Mentally, I struggled, thinking that I wasn’t doing enough and anything that I did, didn’t seem adequate. Yet, without any upcoming races, it was best to take a step back, and let the legs simply tick over. I also felt surrounded by negativity when it came to bike riding, online and from onlookers around town, so I went ‘underground’ and solely rode on Zwift for over two weeks in a row.
Seeing so many other people, not just in New Zealand but globally, using Zwift during these times also inspired me to ride indoors. I ended up in fantastic physical form and had never felt that good on the bike before. I discovered a whole lot of motivation that I didn’t realise I could stir up and took so much enjoyment from racing on Zwift to collecting badges for completing routes.
Once I eventually made the journey back to Europe in July, my first race was really promising with a top 10 finish and a U23 win in a Spanish UCI 1.1 race. This confidence and excitement were short-lived when I broke my femur the day before Strade Bianche and consequently encountered a whole new array of challenges. With the racing calendar being delayed for so long, it was incredibly disheartening and frustrating to be out of action right at the beginning of the ‘new half-season’. Sitting on the sidelines with an injury that required long rehabilitation time and large amounts of mental perseverance certainly wasn’t the easiest. It was only really coming into December 2020 when I started to feel like even a shadow of my former ‘cycling self’.”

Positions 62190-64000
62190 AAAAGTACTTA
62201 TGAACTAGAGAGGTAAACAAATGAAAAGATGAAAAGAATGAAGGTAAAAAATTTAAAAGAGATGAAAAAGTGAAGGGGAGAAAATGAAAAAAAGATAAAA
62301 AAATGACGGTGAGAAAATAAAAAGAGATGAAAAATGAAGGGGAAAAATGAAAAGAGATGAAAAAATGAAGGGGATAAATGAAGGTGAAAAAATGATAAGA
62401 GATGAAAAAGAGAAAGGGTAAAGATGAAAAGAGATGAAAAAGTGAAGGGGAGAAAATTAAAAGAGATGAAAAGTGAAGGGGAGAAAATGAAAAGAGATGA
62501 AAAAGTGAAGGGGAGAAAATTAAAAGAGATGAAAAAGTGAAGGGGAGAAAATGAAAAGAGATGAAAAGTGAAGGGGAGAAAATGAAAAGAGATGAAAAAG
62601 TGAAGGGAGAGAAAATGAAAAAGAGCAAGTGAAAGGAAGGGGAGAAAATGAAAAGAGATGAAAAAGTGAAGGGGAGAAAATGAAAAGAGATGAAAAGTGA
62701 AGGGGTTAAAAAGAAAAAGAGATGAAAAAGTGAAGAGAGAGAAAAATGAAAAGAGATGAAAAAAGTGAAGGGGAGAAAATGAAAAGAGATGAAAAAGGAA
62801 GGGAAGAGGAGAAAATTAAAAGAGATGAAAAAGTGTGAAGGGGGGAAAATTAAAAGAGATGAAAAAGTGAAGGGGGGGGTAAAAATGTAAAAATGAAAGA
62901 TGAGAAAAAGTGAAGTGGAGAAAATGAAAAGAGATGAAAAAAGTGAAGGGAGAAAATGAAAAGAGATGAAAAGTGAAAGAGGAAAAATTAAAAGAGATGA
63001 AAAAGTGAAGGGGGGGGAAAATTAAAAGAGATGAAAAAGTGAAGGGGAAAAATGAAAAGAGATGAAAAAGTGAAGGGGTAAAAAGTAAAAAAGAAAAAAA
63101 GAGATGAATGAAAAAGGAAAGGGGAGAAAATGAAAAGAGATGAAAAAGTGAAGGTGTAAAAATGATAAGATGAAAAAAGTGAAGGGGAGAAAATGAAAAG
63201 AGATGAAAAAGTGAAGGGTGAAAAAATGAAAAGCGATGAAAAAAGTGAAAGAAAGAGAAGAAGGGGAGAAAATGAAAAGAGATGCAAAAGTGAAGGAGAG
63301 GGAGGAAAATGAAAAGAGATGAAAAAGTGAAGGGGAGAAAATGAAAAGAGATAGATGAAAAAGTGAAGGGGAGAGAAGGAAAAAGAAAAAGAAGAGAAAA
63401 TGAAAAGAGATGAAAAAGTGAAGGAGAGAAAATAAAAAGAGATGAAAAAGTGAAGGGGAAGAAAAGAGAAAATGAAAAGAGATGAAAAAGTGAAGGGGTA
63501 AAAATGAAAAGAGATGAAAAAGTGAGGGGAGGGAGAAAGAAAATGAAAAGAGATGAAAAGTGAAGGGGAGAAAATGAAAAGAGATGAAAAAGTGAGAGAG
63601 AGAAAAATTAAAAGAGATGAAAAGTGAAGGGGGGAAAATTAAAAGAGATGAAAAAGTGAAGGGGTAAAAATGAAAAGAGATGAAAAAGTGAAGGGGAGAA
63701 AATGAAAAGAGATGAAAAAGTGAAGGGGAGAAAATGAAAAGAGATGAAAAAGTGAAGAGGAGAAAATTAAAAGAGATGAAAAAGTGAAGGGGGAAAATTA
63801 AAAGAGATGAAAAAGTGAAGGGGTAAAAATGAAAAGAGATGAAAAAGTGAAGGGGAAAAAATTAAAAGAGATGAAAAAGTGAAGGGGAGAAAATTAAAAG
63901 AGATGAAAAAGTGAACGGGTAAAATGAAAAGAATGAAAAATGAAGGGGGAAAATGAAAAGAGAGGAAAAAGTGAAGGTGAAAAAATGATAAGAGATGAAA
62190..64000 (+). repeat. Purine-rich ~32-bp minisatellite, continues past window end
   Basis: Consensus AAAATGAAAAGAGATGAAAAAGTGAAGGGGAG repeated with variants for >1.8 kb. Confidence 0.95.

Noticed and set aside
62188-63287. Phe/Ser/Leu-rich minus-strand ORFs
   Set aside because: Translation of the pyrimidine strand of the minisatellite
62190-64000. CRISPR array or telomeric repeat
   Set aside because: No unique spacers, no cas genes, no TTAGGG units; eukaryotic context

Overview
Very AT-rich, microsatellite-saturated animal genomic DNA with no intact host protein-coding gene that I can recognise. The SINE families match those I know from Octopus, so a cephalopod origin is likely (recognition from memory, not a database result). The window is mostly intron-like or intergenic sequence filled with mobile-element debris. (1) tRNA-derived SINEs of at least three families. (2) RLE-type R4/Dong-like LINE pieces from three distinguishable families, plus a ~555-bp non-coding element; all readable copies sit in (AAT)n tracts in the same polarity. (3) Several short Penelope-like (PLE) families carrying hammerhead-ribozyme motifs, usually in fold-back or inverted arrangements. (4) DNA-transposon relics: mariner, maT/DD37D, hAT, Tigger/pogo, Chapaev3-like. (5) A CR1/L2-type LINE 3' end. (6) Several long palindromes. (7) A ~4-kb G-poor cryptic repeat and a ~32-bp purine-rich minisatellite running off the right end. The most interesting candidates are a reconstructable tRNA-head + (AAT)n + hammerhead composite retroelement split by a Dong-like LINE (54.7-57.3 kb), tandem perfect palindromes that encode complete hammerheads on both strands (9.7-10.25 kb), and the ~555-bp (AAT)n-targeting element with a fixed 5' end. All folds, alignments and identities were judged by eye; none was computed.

After a year of getting more familiar with the ‘new normal’ since the pandemic began, what are your goals for 2021 in terms of cycling?
“My number one aim currently is to simply get back to the level of riding that I was at this time last year. Unfortunately, I was caught up in another crash early January where I sustained a pelvis injury. Still, I could ride on Zwift one week later and on the road again after two. It’s now three weeks post-crash, and I’m beginning to train solidly, which is really satisfying and encouraging.
Like the femur, I’m seeing this as yet another opportunity to start afresh on a clean slate. Still, unlike the uncertainty and challenges that came with that injury, the path is far clearer now. I’m confident that it’ll be a mostly upward trajectory with many issues behind me or under control, so my primary goal is to become a better overall athlete than I was before the crash. Once I’m back feeling confident in my ability, then it’ll be all about striving for solid race performances from mid-year onwards, and I honestly can’t wait for that time!”
Do you have any 2021 resolutions, both on and off the bike?
“I have a few little resolutions. I aim to read 20 books this year and also improve my Spanish to a proficient conversational level. Cycling related, I am really trying to dial in my riding nutrition and improve my snack intake on the bike. I also hope to get my L/R power balance to 50/50 by refining and being diligent with the strength work I do, to build each leg stronger. After my femur break, it was 54/46, and now after my pelvis injury, it’s switched around to 48/52.”